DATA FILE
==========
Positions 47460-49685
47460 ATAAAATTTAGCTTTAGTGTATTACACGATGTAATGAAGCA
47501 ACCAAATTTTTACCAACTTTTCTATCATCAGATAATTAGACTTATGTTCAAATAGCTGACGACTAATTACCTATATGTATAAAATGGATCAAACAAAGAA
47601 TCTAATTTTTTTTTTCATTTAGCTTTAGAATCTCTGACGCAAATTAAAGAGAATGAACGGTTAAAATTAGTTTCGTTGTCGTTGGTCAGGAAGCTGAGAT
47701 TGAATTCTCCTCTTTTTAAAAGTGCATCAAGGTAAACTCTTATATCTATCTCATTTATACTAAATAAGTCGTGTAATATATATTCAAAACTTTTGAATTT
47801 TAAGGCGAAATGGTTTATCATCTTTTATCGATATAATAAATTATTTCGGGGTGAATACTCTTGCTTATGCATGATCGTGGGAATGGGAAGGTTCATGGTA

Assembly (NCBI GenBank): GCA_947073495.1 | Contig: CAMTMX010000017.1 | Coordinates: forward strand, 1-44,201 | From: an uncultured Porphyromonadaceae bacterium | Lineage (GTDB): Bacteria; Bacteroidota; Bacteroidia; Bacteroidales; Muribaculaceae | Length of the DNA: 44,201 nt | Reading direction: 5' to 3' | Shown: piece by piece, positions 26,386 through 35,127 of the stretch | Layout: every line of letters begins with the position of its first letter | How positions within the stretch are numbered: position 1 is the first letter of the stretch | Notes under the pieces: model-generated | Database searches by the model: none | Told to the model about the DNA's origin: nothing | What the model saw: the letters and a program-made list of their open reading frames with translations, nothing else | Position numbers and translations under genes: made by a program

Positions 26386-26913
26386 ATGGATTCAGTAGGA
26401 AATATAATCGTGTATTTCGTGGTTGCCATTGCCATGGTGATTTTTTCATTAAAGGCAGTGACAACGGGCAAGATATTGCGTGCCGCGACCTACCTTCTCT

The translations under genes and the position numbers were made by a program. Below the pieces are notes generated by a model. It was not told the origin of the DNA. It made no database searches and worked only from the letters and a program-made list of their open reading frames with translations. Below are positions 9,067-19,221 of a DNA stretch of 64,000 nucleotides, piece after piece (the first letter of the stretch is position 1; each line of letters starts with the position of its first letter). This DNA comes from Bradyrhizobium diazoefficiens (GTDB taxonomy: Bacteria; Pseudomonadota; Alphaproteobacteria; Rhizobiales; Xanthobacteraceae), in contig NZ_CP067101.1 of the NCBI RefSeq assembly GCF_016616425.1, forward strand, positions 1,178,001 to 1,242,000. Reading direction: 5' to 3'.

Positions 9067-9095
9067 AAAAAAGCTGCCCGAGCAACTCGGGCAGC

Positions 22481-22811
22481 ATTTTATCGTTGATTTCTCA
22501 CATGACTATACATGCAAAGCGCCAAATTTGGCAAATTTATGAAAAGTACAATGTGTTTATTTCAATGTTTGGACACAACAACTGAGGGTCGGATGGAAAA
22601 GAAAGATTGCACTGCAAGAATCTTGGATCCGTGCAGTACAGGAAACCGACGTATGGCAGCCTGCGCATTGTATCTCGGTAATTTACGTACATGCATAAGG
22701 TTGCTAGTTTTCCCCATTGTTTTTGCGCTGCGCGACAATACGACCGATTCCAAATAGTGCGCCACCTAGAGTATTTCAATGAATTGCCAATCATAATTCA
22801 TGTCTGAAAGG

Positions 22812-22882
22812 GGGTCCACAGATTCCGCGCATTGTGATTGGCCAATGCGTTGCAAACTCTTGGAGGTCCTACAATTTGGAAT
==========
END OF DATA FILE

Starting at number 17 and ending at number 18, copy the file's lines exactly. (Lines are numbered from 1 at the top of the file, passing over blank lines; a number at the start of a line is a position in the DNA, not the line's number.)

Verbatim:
22601 GAAAGATTGCACTGCAAGAATCTTGGATCCGTGCAGTACAGGAAACCGACGTATGGCAGCCTGCGCATTGTATCTCGGTAATTTACGTACATGCATAAGG
22701 TTGCTAGTTTTCCCCATTGTTTTTGCGCTGCGCGACAATACGACCGATTCCAAATAGTGCGCCACCTAGAGTATTTCAATGAATTGCCAATCATAATTCA